US 4243398 A
There is disclosed a method of producing dielectric diffraction gratings. This method comprises (a) preparing a preform by forming one upon another layers of two or more glasses having different refractive indices at a given period, and (b) cutting the preform into flat pieces.
1. A method of producing dielectric diffraction gratings comprising
(a) depositing films of two kinds of glass which differ in refractive index alternately at a given period on the inside wall of or around a tubular or rod-shaped starting member, thereby producing a tubular preform,
(b) cutting said preform diametrically, thereby producing a flat member,
(c) heating and drawing said flat member until the thickness of said films of glass is reduced to a desired value, and,
(d) cutting said drawn member into minute pieces of diffraction gratings.
2. A method of producing dielectric diffraction gratings comprising
(a) depositing films of two kinds of glass which differ in refractive index alternately at a given period on the inside wall of or around a tubular or rod-shaped starting member, thereby producing a tubular preform,
(b) applying pressure to the interior of said tubular preform, so as to inflate said tubular preform during heating, thereby adjusting the film thickness to a desired value, and
(c) cutting from said tubular preforms dielectric diffraction gratings.
3. The method of claim 2, wherein said films are prepared from glass materials selected from the group consisting of silicon dioxide and at least one of germanium dioxide, phosphorous oxide and boron oxide as a second component.
This invention relates to an economical method of producing a large number of dielectric diffraction gratings or dielectric multilayer interference filters, of an improved quality, by one cycle of production steps.
A volume-type dielectric diffraction grating or interference filter which has a wavelength selectivity is an optical circuit element useful as a wavelength separation element for use in wavelength division multiplex optical communication systems.
Such volume-type dielectric diffraction gratings have hitherto been formed by recording three-dimensional interference patterns produced by two beams of light in a photographic plate, a film of bichromate gelatine or a photosensitive crystal, as one of the applications of holography (see, for example, "Optical Holography" by R. J. Collier et al, Academic Press, Inc., 1971). To produce a dielectric multilayer filter, which is a kind of reflecting dielectric diffraction grating, it is known to use an evaporation or sputtering method. (See for example, "Principle of Optics" (5th edition) by M. Born and P. Wolf, Pergamon Press, 1975). It is difficult, however, to economically produce a large number of optical elements of this type in one cycle of production steps. More specifically, the two-beam interference method requires a laser source having a high coherency or a highly precise and stable hologram exposure unit. The sputtering method not only requires skill in controlling the thickness of a film to be evaporated, but also involves difficulties in manufacturing a narrow band and high reflectivity (or high transmittivity) filter, because of the failure to increase the number of layers.
The search has continued for improved methods of producing dielectric diffraction gratings or dielectric multilayer interference filters. This invention was made as a result of that search.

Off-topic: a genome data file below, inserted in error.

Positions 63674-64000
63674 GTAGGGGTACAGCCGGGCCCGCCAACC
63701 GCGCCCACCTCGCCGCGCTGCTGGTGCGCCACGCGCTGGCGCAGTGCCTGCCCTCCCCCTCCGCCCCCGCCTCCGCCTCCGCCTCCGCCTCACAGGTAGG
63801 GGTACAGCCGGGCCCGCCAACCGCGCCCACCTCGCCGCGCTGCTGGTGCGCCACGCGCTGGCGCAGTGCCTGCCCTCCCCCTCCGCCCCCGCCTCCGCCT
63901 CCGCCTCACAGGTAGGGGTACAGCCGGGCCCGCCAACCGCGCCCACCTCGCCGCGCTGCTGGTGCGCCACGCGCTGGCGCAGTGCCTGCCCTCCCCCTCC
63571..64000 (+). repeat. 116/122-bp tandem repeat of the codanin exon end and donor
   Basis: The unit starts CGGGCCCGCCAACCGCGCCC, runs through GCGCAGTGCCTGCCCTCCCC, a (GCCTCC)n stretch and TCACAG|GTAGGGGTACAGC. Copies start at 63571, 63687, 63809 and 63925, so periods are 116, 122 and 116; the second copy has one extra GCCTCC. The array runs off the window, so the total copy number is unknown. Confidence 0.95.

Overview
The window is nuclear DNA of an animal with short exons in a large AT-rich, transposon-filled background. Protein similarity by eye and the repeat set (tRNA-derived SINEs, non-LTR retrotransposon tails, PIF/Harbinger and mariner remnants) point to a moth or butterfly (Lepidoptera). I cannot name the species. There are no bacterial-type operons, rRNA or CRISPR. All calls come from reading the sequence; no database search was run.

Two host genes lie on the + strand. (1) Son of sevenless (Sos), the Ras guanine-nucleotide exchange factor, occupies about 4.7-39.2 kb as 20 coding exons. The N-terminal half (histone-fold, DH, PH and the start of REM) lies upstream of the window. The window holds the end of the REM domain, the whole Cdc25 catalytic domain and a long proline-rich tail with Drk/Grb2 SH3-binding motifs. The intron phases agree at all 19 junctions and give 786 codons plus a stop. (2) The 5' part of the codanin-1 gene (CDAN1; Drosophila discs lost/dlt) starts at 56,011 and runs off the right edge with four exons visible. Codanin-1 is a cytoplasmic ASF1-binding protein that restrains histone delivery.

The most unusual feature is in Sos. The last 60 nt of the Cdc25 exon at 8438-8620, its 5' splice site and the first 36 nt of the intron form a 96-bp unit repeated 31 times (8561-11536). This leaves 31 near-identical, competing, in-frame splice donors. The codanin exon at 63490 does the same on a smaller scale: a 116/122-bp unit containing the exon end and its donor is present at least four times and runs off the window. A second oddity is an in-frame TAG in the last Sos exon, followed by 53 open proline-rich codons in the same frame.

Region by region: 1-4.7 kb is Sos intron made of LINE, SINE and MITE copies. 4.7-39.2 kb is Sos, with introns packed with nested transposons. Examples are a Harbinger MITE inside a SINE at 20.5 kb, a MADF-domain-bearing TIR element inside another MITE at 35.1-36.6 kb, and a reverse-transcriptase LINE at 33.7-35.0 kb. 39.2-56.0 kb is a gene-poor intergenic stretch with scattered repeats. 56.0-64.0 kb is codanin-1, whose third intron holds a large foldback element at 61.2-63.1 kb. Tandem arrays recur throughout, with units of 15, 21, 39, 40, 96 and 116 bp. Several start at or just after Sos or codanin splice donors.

Accordingly, a general object of the present invention is to avoid or substantially alleviate the above discussed problems of the prior art.
A more specific object of the present invention is to provide an economical method of producing a number of dielectric diffraction gratings or interference filters having desirable characteristics with a single cycle of production steps.
Another object of the present invention is to provide a small size dielectric diffraction grating or interference filter.
Still another object of the present invention to provide an interference filter of a narrow band and high efficiency.
Other objects and advantages of the present invention will become apparent from the following summary and description of the preferred embodiments of the present invention.
According to the present invention, there is provided a method of producing dielectric diffraction gratings or dielectric interference filters. This method comprises (a) preparing a preform by forming one upon another two or more glass layers which have different refractive indices at a given period or pitch, (b) heating and drawing the preform, thereby reducing a cross sectional area thereof to a desired valve and (c) cutting the preform into slices of a given size.
In one embodiment of the present invention, there is provided a preferred method for producing dielectric diffraction gratings. This method comprises (a) depositing films of two kind of glass which differ in refractive index alternately at a given period on the inside wall of or around a tubular or rod-shaped member, thereby producing a tubular preform, (b) cutting the preform diametrically, thereby producing a flat member, (c) heating and drawing the flat member until the thickness of the films of glass is reduced to a desired value, and (d) cutting the drawn member into minute pieces of diffraction gratings.
The present invention is contemplated to producing a number of dielectric diffraction gratings or multi-layer interference filters which have desirable characteristics required in a single cycle of production steps, by drawing a preform to reduce it to a given thickness. The preform consists of multiple layers of glass materials different in refractive index, which are formed one upon another at a given film thickness.